I’m delighted to share a WIN this time. A middle-grade Young Adult novel in the making.
Can we learn from a case study that models a solid grasp of concept, premise and the First Plot Point? That sets up a story with the inherent dramatic tension and drama, conceptual appeal and heroic arc that will result in a manuscript that has a genuine shot out there?
Of course we can. The more you know about these principles, the quicker you’ll recognize them at work in this writer’s responses to my Kick-Start Concept/Premise Analysis process.
What to Notice
Notice how he nails the concept, that it isn’t yet a premise, which is exactly how it should be. It defines a compelling notion, a proposition, an arena, that offers up a rich story landscape. Any number of stories could be written from this concept – the hallmark of a great concept, by the way — without actually going there… yet.
First things first, we should establish why readers will want to jump into this story world. Concept is where that happens. Young readers will be drawn to this idea, even before a protagonist and a dramatic arc enter the picture.
This is the type of pitch that sells the story, even before telling the story.
Then, when he spins it again with a “what if?” context added, look what happens to it then: it begins to grow into a dramatic proposition, unlocking the potential for drama, yet remains focused on the conceptual energy that will drive it.
Then, check out his premise. It’s solid. Bullet proof. This opinion from a guy (me) with plenty of bullets at the ready.
Notice how clean and simple, even how short, these answers are. And yet, the story itself isn’t simplistic. This what happens when a writer really understands what the CORE STORY is, and why it will work. If you need paragraphs to simply deliver a snapshot of the story world and its hero’s quest, you’re not ready to write it.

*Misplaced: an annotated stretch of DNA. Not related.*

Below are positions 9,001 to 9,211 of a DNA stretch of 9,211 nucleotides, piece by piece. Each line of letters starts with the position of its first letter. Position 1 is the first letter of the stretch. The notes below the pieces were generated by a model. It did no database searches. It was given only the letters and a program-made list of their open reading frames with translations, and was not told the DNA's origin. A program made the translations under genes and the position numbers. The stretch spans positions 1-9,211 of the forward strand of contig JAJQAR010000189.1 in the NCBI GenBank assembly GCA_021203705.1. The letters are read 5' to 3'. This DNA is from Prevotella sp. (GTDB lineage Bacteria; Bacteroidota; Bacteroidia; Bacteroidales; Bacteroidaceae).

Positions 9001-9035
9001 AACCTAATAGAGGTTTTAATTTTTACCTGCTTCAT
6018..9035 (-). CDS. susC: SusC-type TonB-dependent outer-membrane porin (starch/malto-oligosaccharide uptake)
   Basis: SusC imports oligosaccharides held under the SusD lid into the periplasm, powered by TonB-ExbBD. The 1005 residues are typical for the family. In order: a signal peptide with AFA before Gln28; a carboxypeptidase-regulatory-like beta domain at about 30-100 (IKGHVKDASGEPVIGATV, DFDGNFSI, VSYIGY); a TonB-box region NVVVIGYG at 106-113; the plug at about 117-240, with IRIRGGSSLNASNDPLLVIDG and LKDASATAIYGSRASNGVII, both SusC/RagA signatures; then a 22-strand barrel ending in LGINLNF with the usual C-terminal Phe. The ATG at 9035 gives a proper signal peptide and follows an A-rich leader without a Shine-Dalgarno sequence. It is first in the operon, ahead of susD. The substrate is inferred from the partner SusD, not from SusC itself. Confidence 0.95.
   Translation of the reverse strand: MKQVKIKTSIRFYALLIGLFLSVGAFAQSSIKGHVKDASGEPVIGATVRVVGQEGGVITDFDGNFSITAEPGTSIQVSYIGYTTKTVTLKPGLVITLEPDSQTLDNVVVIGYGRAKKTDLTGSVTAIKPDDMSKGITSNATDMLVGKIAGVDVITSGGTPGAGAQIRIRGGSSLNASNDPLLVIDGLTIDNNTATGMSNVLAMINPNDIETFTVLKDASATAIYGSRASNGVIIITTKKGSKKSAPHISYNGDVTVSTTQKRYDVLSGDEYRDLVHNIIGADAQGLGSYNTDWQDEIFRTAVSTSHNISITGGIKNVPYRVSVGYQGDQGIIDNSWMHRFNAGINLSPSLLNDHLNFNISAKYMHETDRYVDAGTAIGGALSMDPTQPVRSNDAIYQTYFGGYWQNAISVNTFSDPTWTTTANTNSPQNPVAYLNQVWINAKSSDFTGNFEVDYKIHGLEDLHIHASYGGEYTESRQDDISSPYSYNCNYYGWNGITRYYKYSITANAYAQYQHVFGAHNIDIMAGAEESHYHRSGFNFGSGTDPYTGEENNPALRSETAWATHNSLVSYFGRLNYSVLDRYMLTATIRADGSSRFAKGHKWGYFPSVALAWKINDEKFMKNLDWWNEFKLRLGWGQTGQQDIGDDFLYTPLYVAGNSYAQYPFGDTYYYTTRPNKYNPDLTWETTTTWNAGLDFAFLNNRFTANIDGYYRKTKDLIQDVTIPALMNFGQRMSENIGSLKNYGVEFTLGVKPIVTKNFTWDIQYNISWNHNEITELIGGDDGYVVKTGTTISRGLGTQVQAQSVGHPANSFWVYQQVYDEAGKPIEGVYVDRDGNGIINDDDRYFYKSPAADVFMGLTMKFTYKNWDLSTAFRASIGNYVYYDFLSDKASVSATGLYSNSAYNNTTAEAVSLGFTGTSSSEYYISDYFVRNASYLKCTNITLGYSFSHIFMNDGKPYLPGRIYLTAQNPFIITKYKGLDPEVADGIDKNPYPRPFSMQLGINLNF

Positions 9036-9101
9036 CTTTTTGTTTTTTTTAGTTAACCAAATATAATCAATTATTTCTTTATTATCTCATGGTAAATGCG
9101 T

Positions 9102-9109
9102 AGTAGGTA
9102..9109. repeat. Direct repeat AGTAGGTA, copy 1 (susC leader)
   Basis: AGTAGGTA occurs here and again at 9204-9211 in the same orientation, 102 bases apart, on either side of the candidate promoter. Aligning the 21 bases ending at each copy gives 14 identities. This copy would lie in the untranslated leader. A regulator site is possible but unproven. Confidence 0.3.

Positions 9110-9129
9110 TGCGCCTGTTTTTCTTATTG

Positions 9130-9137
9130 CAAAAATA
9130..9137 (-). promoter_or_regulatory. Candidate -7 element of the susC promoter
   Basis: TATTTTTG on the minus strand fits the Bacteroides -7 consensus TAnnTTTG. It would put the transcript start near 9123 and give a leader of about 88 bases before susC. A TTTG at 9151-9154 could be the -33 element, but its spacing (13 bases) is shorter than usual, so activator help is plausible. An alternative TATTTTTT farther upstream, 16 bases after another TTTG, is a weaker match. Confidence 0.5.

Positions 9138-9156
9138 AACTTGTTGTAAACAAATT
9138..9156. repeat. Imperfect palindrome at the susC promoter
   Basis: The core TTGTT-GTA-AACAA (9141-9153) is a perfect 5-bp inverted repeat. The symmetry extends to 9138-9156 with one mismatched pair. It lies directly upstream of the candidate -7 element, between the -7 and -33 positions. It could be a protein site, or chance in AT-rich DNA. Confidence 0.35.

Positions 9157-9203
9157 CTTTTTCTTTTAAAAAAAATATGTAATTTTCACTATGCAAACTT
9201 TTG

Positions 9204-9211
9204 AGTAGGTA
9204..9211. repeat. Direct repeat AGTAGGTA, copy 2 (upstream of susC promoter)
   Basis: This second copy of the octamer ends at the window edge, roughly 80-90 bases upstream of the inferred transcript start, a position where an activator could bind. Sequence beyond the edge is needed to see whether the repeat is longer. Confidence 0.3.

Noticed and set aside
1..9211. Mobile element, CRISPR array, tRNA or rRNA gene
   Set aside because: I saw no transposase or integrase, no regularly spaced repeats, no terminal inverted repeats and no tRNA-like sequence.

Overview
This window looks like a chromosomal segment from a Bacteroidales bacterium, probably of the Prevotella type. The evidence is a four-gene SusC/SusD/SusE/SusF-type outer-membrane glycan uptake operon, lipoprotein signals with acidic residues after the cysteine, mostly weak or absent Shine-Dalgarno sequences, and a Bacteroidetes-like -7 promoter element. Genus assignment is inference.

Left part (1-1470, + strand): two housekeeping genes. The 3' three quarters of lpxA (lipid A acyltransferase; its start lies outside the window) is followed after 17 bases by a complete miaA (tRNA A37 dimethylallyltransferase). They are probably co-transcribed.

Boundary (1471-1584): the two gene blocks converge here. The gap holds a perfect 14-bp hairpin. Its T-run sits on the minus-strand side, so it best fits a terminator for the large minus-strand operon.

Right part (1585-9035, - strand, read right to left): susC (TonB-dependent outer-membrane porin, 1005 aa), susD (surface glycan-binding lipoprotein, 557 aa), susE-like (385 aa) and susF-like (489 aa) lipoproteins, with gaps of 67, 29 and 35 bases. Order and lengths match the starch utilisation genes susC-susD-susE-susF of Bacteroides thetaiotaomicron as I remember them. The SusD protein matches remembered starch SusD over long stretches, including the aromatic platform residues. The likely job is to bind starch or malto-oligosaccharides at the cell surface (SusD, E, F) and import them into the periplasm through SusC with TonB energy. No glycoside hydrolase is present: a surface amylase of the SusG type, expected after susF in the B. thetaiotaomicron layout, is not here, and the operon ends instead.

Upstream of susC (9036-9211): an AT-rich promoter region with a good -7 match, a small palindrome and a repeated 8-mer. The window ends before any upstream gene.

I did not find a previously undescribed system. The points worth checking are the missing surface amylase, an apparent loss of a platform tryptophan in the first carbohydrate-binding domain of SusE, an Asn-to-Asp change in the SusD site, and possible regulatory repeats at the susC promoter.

Notice how perfectly positioned the story is for its identified reader demographic. Just the right level of fantasy, just the right nuance of theme and adventure.
Check it out here: Model Concept and Premise Document.
Many thanks to this writer for allowing me to share his work. It’s inspiring, I hope you agree.
And, as we work on our own stories at the Big Picture level — precisely where we should start, by the way — it becomes a model of what success looks like. I say… bravo.
It’s no accident, either, that this author is an established pro in the field of middle grade/YA television programming, and at the big league level (if you have kids, then his shows have been in your home). I’ll let him introduce himself here, in the comment thread, if he chooses… but it illustrates a point: knowledge begets success, because knowledge is required.
Would you like your story concept, premise and major dramatic spine evaluated, using this same Questionnaire? Click HERE to learn how. I guarantee you, it’s the best $95 investment in your story, in the three to 24 months it will take you to tell it, that you’ll find anywhere in the industry.
Because if it doesn’t work here, there is no chance it’ll work when spread out over 400 pages of your draft. That, too, is a guarantee.